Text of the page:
Consider the following examples of relative processor performance using the machine cycles per instruction (CPI) methodology. Given the following assumptions, the average cycles per instruction for different processor configurations can be calculated (these parameters will vary depending upon type of software, programming style, compiler technology, and the like):
Non-branch instructions=0.80 (80% of code)
1.0 cycles per instruction for non-branch instructions
Branch instructions=0.20 (20% of code)
66.7% of branches are taken, 33.3% are non-taken
The other assumptions used in this analysis are defined at the time of introduction and based on measured parameters. First, for a processor without a branch cache, let the branch execution times be defined as:
______________________________________Taken branch = 2 cyclesNon-taken branch = 3 cyclesCPI for Processor without a Branch CacheCPI = 0.80 * (1 cycle/inst) // non-branches+ 0.20 * (0.667 * 2 cycles/inst // taken branches+ 0.333 * 3 cycles/inst) // non-taken branches______________________________________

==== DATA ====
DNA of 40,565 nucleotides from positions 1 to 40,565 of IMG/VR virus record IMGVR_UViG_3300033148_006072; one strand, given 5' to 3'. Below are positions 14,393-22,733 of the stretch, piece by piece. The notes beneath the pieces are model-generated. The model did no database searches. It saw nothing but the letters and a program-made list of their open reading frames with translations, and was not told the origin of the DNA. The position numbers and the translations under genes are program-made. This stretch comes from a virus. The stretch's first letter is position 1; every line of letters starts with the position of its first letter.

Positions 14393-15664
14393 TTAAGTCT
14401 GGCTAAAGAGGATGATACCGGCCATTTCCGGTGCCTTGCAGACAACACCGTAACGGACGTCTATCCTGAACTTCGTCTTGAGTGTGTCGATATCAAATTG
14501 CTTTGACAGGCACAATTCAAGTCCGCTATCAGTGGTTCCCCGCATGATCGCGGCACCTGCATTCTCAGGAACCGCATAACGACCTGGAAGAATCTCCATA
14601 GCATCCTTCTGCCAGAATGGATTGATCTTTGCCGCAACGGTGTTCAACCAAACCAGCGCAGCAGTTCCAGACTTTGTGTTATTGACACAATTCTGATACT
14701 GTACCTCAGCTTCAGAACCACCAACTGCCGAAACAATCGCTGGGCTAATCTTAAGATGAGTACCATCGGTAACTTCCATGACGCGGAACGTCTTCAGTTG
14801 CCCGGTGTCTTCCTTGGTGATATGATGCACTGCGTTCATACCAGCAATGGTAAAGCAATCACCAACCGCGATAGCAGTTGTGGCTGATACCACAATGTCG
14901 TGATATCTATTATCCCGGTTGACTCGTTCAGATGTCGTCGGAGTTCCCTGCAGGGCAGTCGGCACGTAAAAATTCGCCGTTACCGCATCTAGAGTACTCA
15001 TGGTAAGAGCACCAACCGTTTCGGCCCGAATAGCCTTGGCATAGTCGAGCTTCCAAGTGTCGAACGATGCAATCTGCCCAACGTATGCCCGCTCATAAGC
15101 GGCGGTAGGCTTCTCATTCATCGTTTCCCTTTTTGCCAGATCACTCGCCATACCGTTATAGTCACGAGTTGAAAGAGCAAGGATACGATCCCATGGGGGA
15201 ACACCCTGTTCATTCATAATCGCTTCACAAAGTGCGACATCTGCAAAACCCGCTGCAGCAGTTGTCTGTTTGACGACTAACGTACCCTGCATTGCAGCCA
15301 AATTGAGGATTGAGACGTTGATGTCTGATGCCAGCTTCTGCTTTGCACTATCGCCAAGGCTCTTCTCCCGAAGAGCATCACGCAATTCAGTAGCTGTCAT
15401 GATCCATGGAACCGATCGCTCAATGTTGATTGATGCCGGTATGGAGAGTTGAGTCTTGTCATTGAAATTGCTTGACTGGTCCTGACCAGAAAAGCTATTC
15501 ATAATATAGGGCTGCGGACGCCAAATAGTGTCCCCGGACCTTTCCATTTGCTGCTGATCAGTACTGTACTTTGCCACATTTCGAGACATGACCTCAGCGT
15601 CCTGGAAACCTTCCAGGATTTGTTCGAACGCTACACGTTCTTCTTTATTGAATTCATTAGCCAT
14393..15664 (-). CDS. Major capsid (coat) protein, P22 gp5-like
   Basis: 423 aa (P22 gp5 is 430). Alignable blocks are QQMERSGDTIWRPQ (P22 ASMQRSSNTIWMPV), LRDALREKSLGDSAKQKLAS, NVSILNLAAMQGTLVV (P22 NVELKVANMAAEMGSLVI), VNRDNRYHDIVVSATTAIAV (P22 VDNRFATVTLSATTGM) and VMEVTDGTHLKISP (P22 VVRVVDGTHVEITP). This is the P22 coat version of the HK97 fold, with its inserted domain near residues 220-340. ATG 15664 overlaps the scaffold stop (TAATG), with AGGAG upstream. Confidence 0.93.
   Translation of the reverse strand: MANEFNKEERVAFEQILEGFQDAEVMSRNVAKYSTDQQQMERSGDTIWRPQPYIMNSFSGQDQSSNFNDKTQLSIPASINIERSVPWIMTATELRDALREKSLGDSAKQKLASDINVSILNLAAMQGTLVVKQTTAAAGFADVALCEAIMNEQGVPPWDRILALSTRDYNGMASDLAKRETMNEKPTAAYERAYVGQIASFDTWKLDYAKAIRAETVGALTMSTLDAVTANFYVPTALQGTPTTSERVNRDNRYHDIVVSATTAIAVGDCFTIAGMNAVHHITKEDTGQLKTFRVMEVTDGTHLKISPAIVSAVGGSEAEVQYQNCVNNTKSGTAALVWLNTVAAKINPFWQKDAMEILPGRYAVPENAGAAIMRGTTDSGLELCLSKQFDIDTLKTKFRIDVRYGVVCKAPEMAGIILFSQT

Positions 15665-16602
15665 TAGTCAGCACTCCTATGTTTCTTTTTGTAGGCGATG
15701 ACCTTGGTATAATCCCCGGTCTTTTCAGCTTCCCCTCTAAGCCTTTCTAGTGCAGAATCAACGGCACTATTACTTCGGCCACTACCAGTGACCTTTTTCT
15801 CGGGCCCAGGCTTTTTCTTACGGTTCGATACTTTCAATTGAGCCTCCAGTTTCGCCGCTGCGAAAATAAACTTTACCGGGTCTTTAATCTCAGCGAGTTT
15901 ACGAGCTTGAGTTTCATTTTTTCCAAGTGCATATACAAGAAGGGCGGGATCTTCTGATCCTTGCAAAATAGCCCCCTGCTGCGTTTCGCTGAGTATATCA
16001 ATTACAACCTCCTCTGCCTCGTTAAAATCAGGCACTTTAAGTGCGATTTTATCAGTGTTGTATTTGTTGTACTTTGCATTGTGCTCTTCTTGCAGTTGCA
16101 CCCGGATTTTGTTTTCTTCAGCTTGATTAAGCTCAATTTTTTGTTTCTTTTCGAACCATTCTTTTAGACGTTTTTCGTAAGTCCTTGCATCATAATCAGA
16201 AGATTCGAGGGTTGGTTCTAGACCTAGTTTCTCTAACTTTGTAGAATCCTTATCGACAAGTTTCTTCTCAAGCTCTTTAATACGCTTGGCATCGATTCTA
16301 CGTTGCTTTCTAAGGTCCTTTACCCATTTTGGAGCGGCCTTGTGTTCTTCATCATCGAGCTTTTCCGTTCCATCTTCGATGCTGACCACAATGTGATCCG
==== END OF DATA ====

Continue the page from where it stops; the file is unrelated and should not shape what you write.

Therefore, the Processor without a Branch Cache=1.27 cycles/instruction.
Second, consider a processor with a simple branch cache using a 2-state prediction model. For this 2-state model, it is assumed that the prediction is correct 85% of the time (which is a fairly common percentage). For this and all branch cache designs herein, a hit rate of 0.95 is used in all calculations (which is again typical). A branch execution time of 2.33 cycles is assumed for all non-predicted branches (0.667*2+0.333*3).
______________________________________CPI for Processor with 2-state Branch CacheCPI = 0.80 * (1 cycle/inst) // non-branches+ 0.20 * (0.05 * 2.33 cycles/inst // non-predicted branches+ 0.95 * 0.85 * 1 cycle/inst // branches predicted correctly+ 0.95 * 0.15 * 7 cycles/inst) // branches predicted incorrectly______________________________________
Therefore, the Processor with 2-state Branch Cache=1.18 cycles/instruction.
Third, consider a processor with a simple branch cache using a multi-state prediction model. For this prediction model, it is assumed that the prediction is correct 90% of the time (which is typical).